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Rate of HCC Varies with Age and Gender
For years, researchers have theorized that coinfection with hepatitis B virus (HBV) and HCV increased the risk of developing hepatocellular carcinoma (HCC) more than either infection alone. Now, due to a study published in the Journal of Clinical Oncology on August 22, 2011, this relationship seems to be more complex than previously thought.
Researchers from Harvard University enrolled subjects from Taiwan between the ages of 30 and 65 years from 1991 to 1992. Serum samples were collected and tested for seromarkers and viral load of HBV and HCV. Newly diagnosed HCC was also detected. Of the 23,820 subjects, 477 developed HCC. The incidence of HCC was 38.35% for men with both viruses and 27.40% for women with both viruses. Men and women who were seropositive only for hepatitis B surface antigen (HBsAg) had cumulative lifetime HCC rates of 27.38% and 7.99%, respectively. The researchers also observed that the hazard ratio (HR) of HCC was 22.38 in men with both viruses who were older than 65 years and 27.29 in women with both viruses who were older than 65 years.
The researchers also demonstrated another layer of complexity when evaluating the HCC correlation between serum markers and gender: “Multivariate adjusted hazard ratio of developing HCC decreased with age in HBsAg-seropositive men but increased with age in anti-HCV-seropositive women.” Understanding the impact of age and gender on risk of developing HCC may guide clinicians in setting surveillance and treatment goals.
Metformin Shown to Decrease Carcinoma in HCV Cirrhosis Patients
Type 2 diabetes and hyperinsulinemia are common in patients with HCV cirrhosis, and they are associated with a higher incidence of HCC. For this reason, scientists have been interested in examining if improving insulin resistance in patients with HCV cirrhosis may decrease the rates of HCC. In a recent study published in the August 2011 issue of the Journal of Clinical Endocrinology and Metabolism, researchers observed a cohort of 100 patients with diabetes with ongoing HCV cirrhosis in a screening program for HCC and analyzed whether the use of metformin would decrease the rate of HCC.
The patients received routine diabetic care: 29 were treated with dietary modifications alone, 26 were treated with metformin with or without other antidiabetic agents, 17 with insulin secretagogues alone, and 28 with insulin treatment alone. After 5 years of follow-up, the researchers found that although the occurrence of HCC was 9.5% in metformin-treated patients, the occurrence was 31.2% in those not treated with metformin, a significant difference (P = .001). Multivariate Cox regression analysis identified male gender, metformin treatment, and serum gamma glutamyl transpeptidase and alpha-fetoprotein levels as independently associated with HCC occurrence.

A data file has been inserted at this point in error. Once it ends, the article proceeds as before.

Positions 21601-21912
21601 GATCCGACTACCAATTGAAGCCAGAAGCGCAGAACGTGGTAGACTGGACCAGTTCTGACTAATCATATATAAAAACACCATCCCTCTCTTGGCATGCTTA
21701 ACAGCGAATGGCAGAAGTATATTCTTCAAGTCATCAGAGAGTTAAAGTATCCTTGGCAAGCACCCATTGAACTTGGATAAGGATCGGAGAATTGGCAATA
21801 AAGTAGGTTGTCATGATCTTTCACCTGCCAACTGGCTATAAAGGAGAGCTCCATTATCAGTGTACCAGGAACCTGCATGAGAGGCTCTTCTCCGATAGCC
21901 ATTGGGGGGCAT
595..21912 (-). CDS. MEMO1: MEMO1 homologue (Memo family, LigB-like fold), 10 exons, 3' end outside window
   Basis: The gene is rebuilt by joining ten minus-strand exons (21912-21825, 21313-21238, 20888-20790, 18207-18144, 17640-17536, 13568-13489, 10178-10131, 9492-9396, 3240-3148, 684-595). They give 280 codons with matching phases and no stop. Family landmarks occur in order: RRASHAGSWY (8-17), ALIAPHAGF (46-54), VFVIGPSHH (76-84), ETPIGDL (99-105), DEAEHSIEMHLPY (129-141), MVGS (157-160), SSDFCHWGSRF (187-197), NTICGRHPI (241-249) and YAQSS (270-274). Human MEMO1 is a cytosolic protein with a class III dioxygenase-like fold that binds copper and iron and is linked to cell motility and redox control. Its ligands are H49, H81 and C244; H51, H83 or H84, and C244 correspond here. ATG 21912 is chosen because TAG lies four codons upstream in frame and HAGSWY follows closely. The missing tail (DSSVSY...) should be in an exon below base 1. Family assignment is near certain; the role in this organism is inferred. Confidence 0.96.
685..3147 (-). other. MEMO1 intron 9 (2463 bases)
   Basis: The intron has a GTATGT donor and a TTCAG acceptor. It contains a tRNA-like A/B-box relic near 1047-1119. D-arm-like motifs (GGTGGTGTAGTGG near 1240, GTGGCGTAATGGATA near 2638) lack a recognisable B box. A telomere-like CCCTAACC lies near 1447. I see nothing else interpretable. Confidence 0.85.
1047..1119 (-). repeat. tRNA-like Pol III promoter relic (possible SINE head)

If insulin plays a role in development of HCC, then why do other treatment modalities for type 2 diabetes not have such a profound effect as metformin? The researchers of the study believe that the effect of metformin may be direct or indirect. Indirect effects of metformin include enhanced insulin sensitivity as well as activation of adenosine monophosphate-activated protein kinase (AMPK) in the liver. AMPK has been shown to play a role in tumor suppression and signaling pathways responsible for regulating cell growth and metabolism. Another drug class that acts similarly to metformin is the thiazolidinediones, which were not included in this study and warrant further investigation.
The Oral Drugs Are Here: AASLD Updates HCV Treatment Guidelines
With the advent of new oral therapies that are more specific to the hepatitis C virus (HCV), the American Association for the Study of Liver Diseases (AASLD) published its updated guidelines for the treatment of HCV in the October 2011 issue of Hepatology. The guidelines are endorsed by numerous medical associations, including the Infectious Diseases Society of America, the American College of Gastroenterology, and the National Viral Hepatitis Roundtable.
The new guidelines suggest a departure from interferon monotherapy or interferon in combination with ribavirin alone, and instead advocate the inclusion of newer oral agents from the drug class called protease inhibitors. Although these agents are very effective according to clinical studies, they should not be used alone and should always be combined with interferon with or without ribavirin. The guidelines also advise how to adjust doses of drugs that interact with the newer agents, and provide recommendations on handling viral resistance and when to test for genetic polymorphisms.
Although the new oral medications hold promise, the guidelines do provide some caveats to their widespread use. The new oral medications are only approved for patients with HCV genotype 1 and not for other genotypes, patients with post-transplant recurrent HCV, patients coinfected with HIV, or pediatric patients. For all these patients, traditional treatment modalities are required.